dc.creatorKaleta, Erinen_US
dc.contributor.authorKaleta, Erinen_US
dc.date.issued2011-
dc.publisherThe University of Arizona.en_US
dc.rightsCopyright © is held by the author. Digital access to this material is made possible by the University Libraries, University of Arizona. Further transmission, reproduction or presentation (such as public display or performance) of protected items is prohibited except with permission of the author.en_US
dc.description.abstractThis dissertation presents the application of mass spectrometry to the detection and characterization of microorganisms based on biomarker identification and DNA analysis. Two major topics are covered: affinity capture mass spectrometry using immunoassay methods and methods involving insertion of membrane receptors into polymerized planar supported lipid bilayers; and the application of mass spectrometry for use in clinical microbiology for the identification of microorganisms causing bloodstream infections. Affinity capture mass spectrometry on immunoassay-based platforms studied the capture of Protein A from Staphylococcus aureus , demonstrating capture that is both selective and sensitive. Experiments illustrated successful capture from a purified source and cell lysates. Affinity capture using receptors inserted into polymerized lipid bilayers was also performed using GM1 and cholera toxin subunit B, demonstrating the enhanced stability offered by polymerizing the lipid bilayers such that direct ionization could be performed. Detection of protein binding was achieved with mass spectrometry at low molar ratios of receptor, and enzymatic digestion experiments on the protein retained at the surface illustrated the ability to characterize the protein ligand bound, lending support to using this technique for reverse pharmacological applications. Lastly, experiments demonstrated that affinity capture of surface-bound proteins can also be used to extract cells from complex mixture prior to the polymerase chain reaction, illustrating utility as a pre-treatment for detecting microorganisms in blood samples. Mass spectrometry was applied to detection of microorganisms from blood culture bottles collected from patients with bloodstream infections. Polymerase chain reaction electrospray ionization and whole cell matrix-assisted laser desorption/ionization mass spectrometry were used to characterize hematopathogens. High diagnostic accuracy was demonstrated with respect to culture-based testing and these two platforms were compared considering accuracy in identification, time to result, and cost benefit analysis. The experiments presented here cover a broad range of detection strategies for identifying proteins and microorganisms. The affinity capture techniques describe the first application of peptide capture and polymerized bilayers for mass spectrometric analysis, and the clinical mass spectrometry work demonstrates validation of two emerging techniques and the first comparative study on both platforms simultaneously. All research presented here demonstrates promise for application of mass spectrometry in diagnostic biology.en_US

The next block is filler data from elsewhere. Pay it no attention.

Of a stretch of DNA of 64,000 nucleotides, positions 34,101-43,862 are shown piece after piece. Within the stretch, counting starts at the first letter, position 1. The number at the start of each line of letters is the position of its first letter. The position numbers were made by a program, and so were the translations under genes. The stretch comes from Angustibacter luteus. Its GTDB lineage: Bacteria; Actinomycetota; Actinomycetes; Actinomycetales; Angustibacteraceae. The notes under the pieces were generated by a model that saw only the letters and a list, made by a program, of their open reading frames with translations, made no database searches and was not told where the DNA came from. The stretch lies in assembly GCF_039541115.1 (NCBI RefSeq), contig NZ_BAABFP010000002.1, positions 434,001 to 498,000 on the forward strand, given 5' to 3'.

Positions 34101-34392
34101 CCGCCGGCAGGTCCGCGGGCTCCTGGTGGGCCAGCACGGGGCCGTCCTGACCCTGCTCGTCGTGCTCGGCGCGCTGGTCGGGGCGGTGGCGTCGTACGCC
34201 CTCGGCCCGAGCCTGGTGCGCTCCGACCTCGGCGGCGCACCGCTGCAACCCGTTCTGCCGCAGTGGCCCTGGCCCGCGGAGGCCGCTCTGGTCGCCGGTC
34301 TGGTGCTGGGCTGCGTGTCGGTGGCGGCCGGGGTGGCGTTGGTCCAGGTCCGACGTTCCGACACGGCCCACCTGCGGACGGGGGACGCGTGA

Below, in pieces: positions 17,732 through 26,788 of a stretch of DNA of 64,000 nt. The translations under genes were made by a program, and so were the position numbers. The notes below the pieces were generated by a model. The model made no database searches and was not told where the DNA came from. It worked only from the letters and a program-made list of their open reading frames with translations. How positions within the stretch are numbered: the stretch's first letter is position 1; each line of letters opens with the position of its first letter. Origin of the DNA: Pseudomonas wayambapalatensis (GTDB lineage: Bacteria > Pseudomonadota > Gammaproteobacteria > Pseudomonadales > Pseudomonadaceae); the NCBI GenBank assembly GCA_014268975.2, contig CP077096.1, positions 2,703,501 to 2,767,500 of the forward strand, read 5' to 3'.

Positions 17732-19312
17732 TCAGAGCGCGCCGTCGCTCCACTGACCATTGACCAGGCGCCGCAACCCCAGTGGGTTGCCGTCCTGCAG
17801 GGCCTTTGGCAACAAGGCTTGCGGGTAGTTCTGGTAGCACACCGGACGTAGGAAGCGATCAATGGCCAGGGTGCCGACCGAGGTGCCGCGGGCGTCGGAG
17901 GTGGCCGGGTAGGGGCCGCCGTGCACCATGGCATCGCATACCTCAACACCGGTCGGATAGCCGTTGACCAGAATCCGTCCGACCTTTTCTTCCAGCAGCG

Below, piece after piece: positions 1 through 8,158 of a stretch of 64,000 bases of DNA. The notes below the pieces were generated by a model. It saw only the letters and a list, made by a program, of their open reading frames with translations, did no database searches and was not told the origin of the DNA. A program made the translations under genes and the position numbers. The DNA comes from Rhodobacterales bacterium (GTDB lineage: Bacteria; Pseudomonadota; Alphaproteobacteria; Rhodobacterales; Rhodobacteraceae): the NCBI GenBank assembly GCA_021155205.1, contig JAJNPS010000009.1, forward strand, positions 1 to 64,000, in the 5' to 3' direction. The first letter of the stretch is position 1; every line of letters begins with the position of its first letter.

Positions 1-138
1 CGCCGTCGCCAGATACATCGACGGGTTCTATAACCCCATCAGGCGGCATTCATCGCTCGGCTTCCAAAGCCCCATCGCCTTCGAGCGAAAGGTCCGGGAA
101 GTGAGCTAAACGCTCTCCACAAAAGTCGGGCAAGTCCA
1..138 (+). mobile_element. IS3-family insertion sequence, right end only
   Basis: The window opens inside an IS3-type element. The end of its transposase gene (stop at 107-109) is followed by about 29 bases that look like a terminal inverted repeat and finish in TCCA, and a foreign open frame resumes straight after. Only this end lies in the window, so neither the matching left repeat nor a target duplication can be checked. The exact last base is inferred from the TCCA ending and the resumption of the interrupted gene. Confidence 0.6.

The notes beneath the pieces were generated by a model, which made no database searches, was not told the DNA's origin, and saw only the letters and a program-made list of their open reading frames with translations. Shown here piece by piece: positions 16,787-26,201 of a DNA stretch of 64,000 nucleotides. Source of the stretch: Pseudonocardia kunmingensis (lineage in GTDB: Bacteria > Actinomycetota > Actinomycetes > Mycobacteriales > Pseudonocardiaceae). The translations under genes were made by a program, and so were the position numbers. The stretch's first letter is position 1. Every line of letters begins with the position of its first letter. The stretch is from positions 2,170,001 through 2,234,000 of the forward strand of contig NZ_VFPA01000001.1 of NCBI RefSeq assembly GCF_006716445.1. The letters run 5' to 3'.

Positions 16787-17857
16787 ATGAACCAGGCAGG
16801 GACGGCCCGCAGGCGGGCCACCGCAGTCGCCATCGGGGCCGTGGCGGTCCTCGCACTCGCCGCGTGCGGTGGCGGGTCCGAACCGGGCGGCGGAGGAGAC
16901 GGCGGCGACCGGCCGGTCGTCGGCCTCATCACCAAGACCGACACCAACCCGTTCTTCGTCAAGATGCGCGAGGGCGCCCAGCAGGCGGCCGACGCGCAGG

dc.typetexten_US
dc.typeElectronic Dissertationen_US
dc.subjectMatrix-assisted laser desorption/ionizationen_US
dc.subjectpolymerase chain reactionen_US
dc.subjectChemistryen_US
dc.subjectaffinity captureen_US
dc.subjectmass spectrometryen_US
thesis.degree.namePh.D.en_US
thesis.degree.leveldoctoralen_US
thesis.degree.disciplineGraduate Collegeen_US
thesis.degree.disciplineChemistry and Biochemistryen_US
thesis.degree.grantorUniversity of Arizonaen_US
dc.contributor.advisorWysocki, Vicki H.en_US
dc.contributor.chairWysocki, Vicki H.en_US
dc.contributor.committeememberSaavedra, S. Scotten_US
dc.contributor.committeememberWolk, Donnaen_US
dc.contributor.committeememberCordes, Matthewen_US
dc.contributor.committeememberGhosh, Indraneelen_US